fMRI of the conscious rabbit during unilateral classical eyeblink conditioning reveals bilateral cerebellar activation

Author(s): Miller MJ, Chen NK, Li L, Tom B, Weiss C, et al.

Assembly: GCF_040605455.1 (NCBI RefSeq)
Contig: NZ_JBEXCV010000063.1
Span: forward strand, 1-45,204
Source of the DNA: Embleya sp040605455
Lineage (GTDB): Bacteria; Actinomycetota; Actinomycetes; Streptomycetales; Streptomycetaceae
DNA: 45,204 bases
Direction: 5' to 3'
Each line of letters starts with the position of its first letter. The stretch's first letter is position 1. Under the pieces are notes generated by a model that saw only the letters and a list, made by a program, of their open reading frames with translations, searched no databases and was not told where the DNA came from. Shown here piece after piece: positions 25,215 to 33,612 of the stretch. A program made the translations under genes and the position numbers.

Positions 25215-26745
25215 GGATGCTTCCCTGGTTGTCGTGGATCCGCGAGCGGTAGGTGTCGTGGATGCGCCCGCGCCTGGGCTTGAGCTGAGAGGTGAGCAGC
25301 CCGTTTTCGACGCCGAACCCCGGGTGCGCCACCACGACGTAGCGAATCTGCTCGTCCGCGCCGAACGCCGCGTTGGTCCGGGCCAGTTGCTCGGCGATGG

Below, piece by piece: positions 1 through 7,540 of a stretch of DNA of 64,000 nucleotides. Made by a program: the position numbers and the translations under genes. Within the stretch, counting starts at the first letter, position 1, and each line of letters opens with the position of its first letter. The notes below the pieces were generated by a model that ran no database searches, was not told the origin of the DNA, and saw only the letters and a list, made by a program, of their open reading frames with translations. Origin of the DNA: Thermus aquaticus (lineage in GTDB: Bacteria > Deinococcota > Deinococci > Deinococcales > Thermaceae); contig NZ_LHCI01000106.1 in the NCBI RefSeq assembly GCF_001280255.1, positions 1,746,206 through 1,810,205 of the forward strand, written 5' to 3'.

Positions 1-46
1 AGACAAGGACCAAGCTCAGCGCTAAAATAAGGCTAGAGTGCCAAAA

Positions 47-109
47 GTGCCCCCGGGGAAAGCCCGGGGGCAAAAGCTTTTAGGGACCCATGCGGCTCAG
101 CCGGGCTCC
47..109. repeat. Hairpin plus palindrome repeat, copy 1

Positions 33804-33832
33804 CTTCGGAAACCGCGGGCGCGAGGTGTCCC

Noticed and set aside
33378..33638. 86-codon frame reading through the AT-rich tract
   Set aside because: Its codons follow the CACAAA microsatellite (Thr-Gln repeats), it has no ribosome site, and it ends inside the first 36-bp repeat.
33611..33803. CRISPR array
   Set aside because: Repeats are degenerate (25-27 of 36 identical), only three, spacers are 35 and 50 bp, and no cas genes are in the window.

The relative contributions of the ipsilateral and contralateral cerebellar cortex and deep nuclei to delay eyeblink conditioning have been debated and are difficult to survey entirely using typical electrophysiological and lesion techniques. To address these issues, we used single-event functional magnetic resonance imaging (fMRI) in the conscious rabbit to visualize the entire cerebellum simultaneously during eyeblink conditioning sessions. Examination of the blood oxygenation level-dependent (BOLD) response to a visual conditioning stimulus early in training revealed significant bilateral learning-related increases in the BOLD response in the anterior interpositus nucleus (IPA) and significant bilateral deactivation in hemispheric lobule VI (HVI) of the cerebellar cortex. Later in training, the BOLD response remained bilateral in the cortex and predominantly ipsilateral in the IPA. Conditioning stimulus-alone trials after conditioning revealed that both sides of HVI were affected similarly but that only the ipsilateral interpositus nucleus was activated. These results suggest that both sides of HVI normally influence the side of the IPA being conditioned and illustrate how fMRI can be used to examine multiple brain regions simultaneously in an awake, behaving animal to discover more rapidly the neural substrates of learning and memory.

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